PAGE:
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January 9.

St. Peter of Sebaste. St. Julian and Basilissa. St. Marciana. St. Brithwald. St. Felan. St. Adrian. St. Vaneng.

Of the seven Romish saints of this day scarcely an anecdote is worth relating.


1766. On the 9th of January died Dr. Thomas Birch, a valuable contributor to history and biography. He was born on the 23rd of November, 1705, of Quaker parents. His father was a coffee-mill maker, and designed Thomas for the same trade; but the son "took to reading," and being put to school, obtained successive usherships; removing each time into a better school, that he might improve his studies; and stealing hours from sleep to increase his knowledge. He succeeded in qualifying himself for the church of England, without going to the university; obtained orders from bishop Hoadley in 1731, and several preferments from the lord chancellor Hardwicke and earl Hardwicke; became a member of the Royal Society before he was thirty years of age, and of the Antiquarian Society about the same time; was created a doctor of divinity, and made a trustee of the British Museum; and at his death, left his books and MSS. to the national library there. Enumeration of his many useful labours would occupy several of these pages. His industry was amazing. His correspondence was extensive; his communications to the Royal Society were various and numerous, and his personal application may be inferred from there being among his MSS. no less than twenty-four quarto volumes of Anthony Bacon's papers transcribed by his own hand. He edited Thurloes' State Papers in 7 vols. folio; wrote the Lives of Illustrious Persons of Great Britain, and History of the Royal Society; published miscellaneous pieces of lord Bacon, before unprinted, and produced a large number of other works. The first undertaking wherein he engaged, with other learned men, was the "General Dictionary, Historical and Critical,"—a most useful labour, containing the whole of Bayle's dictionary newly translated, and several thousand additional lives. He was enabled to complete his great undertakings by being a very early riser, and by usually executing the business of the morning before most persons had commenced it.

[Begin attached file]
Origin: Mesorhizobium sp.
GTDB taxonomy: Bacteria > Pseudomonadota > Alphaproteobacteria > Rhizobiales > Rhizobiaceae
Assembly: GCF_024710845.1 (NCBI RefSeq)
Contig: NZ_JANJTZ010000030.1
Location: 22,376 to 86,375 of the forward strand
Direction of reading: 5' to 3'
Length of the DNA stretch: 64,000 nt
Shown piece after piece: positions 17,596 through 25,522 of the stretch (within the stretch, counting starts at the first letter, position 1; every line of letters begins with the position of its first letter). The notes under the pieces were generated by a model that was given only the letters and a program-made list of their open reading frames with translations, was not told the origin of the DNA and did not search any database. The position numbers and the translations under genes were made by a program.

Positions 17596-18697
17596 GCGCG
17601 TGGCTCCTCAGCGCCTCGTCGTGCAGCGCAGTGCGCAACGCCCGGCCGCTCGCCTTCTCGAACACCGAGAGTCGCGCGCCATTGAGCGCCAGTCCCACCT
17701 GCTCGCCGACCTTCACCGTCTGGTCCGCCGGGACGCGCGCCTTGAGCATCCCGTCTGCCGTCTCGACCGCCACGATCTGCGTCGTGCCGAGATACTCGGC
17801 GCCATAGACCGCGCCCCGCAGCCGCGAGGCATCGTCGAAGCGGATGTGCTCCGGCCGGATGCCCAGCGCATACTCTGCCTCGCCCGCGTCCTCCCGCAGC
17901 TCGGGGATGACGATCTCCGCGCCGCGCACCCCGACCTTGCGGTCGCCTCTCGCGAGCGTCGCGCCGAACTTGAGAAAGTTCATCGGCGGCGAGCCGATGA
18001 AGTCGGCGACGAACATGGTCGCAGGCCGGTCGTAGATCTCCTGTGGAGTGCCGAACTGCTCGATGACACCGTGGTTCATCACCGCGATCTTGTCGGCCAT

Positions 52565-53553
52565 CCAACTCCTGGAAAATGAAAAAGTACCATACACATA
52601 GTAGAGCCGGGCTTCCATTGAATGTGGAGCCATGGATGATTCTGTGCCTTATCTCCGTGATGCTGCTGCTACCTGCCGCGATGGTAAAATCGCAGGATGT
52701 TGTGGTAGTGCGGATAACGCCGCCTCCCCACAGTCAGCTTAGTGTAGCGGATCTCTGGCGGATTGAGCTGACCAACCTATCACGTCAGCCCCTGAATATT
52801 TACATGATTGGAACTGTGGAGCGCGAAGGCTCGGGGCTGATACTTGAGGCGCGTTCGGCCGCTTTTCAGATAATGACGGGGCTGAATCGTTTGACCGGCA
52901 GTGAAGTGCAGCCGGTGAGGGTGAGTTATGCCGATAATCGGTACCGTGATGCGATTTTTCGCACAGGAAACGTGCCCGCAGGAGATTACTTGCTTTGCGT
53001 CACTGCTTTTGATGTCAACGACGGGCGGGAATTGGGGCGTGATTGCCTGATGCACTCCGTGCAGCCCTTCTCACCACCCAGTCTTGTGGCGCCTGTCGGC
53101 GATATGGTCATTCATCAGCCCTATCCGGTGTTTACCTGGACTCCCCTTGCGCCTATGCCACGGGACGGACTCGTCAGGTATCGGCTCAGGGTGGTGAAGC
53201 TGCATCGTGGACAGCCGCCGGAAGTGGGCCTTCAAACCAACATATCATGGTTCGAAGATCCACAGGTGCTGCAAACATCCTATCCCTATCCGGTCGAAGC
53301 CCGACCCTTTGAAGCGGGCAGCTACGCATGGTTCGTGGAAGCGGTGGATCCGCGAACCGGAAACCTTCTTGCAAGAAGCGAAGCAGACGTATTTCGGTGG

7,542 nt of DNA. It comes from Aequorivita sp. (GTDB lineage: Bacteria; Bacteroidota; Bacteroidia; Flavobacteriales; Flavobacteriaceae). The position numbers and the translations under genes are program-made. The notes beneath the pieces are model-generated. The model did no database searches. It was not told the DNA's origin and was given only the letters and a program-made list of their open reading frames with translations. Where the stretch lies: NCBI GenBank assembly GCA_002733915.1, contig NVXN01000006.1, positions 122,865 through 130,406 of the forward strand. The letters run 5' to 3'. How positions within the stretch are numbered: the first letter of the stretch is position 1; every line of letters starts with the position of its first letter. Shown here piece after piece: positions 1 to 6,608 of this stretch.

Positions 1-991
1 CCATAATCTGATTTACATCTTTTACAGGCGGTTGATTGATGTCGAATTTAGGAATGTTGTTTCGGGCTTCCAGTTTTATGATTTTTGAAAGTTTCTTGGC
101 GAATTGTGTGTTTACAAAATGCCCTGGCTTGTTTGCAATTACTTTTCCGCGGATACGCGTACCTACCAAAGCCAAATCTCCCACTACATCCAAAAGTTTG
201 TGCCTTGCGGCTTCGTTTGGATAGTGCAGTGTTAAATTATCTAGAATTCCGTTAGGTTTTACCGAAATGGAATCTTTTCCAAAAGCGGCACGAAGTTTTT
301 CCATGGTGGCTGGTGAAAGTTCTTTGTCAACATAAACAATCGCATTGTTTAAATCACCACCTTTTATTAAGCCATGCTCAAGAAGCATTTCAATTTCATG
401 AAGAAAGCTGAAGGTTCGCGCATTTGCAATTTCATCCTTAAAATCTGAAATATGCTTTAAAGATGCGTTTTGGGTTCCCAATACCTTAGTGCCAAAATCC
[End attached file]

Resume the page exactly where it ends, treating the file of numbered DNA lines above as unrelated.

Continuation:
From "Poetic Vigils," by BERNARD BARTON

The floweret's bloom is faded,
Its glossy leaf grown sere;
The landscape round is shaded
By Winter's frown austere.

The dew, once sparkling lightly
On grass of freshest green,
In heavier drops unsightly
On matted weeds is seen.

No songs of joy, to gladden,
From leafy woods emerge;
But winds, in tones that sadden,
Breathe Nature's mournful dirge.

All sights and sounds appealing,
Through merely outward sense,
To joyful thought and feeling,
Seem now departed hence.

But not with such is banished
The bliss that life can lend;
Nor with such things hath vanished
Its truest, noblest end.

The toys that charm, and leave us,
Are fancy's fleeting elves;
All that should glad, or grieve us,
Exists within ourselves.

Enjoyment's gentle essence
Is virtue's godlike dower;
Its most triumphant presence
Illumes the darkest hour.